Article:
The antisense oligonucleotides of the present invention may be used for a variety of purposes. They may be used to inhibit the expression of the thioredoxin gene in a mammalian cell, resulting in the inhibition of growth of that cell. They may be used to inhibit the expression of the thioredoxin reductase gene in a mammalian cell, resulting in the inhibition of growth of that cell. The oligonucleotides may be used as hybridization probes to detect the presence of the thioredoxin mRNA or the thioredoxin reductase mRNA in mammalian cells. When so used the oligonucleotides may be labeled with a suitable detectable group (such as a radioisotope, a ligand, another member of a specific binding pair, for example, biotin). Finally, the oligonucleotides may be used as molecular weight markers.

In order to further illustrate the present invention and advantages thereof, the following specific examples are given but are not meant to limit the scope of the claims in any way.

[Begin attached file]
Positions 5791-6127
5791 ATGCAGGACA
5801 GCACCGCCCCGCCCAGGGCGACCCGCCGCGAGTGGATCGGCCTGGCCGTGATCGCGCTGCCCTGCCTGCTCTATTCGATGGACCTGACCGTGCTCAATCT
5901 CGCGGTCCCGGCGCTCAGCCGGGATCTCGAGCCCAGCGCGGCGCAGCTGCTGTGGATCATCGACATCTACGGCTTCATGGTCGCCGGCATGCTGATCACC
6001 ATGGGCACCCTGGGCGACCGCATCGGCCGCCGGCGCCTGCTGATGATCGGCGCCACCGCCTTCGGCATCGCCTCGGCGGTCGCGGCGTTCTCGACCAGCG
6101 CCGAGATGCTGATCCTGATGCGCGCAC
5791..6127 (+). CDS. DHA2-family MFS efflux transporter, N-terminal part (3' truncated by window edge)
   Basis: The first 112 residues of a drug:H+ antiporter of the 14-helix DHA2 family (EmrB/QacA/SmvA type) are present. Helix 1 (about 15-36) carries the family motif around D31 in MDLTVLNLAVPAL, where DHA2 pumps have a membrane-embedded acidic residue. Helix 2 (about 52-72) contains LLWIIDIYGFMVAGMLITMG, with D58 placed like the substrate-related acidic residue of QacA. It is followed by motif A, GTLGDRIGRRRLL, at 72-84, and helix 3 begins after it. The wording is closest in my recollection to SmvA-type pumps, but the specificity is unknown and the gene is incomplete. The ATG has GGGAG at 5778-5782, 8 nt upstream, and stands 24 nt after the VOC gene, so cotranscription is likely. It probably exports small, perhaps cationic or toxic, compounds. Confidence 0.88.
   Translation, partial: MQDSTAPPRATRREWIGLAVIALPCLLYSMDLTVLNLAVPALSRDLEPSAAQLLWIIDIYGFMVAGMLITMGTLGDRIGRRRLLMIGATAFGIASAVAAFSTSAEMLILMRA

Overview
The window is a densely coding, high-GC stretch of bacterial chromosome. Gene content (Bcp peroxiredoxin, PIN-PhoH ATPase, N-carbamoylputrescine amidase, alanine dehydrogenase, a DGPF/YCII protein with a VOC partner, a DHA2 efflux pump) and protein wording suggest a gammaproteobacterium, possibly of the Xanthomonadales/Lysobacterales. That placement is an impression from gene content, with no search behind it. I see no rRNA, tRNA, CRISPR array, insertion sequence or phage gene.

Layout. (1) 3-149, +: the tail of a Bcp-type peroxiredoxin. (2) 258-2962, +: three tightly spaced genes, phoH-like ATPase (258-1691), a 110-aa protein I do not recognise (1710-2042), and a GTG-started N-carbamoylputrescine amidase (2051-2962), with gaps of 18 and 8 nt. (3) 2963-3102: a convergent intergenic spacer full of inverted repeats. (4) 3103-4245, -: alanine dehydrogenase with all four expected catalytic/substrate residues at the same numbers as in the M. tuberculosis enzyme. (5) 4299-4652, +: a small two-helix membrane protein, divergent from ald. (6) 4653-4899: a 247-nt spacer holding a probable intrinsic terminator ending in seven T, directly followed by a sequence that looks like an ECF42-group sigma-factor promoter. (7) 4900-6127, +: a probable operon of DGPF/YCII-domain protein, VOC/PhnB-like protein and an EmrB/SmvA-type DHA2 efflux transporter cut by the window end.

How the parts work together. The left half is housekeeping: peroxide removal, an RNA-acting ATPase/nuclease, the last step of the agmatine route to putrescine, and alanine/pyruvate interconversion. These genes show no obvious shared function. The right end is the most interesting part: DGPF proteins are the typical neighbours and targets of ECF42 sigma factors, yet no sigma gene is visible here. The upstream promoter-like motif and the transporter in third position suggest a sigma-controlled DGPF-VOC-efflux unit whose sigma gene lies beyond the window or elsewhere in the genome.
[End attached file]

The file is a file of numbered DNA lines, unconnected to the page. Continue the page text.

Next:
EXAMPLES

In the examples below, all temperatures are in degrees Celsius (unless otherwise indicated) and all percentages are weight percentages (also unless otherwise indicated).

In the examples below, the following abbreviations have the following meanings. If an abbreviation is not defined, it has its generally accepted meaning:

μM=micromolar

mM=millimolar

M=molar

ml=milliliter

μl=microliter

mg=milligram

μg=microgram

PAGE=polyacrylamide gel electrophoresis

rpm=revolutions per minute

ΔG=free energy, a measurement of oligonucleotide duplex stability

kcal=kilocalories

FBS=fetal bovine serum

DTT=dithiothrietol

SDS=sodium dodecyl sulfate

PBS=phosphate buffered saline

PMSF=phenylmethylsulfonyl fluoride

General Methods in Molecular Biology:

Standard molecular biology techniques known in the art and not specifically described were generally followed as in Sambrook et al.24; Ausubel et al.25; and Perbal26.

Oligonucleotides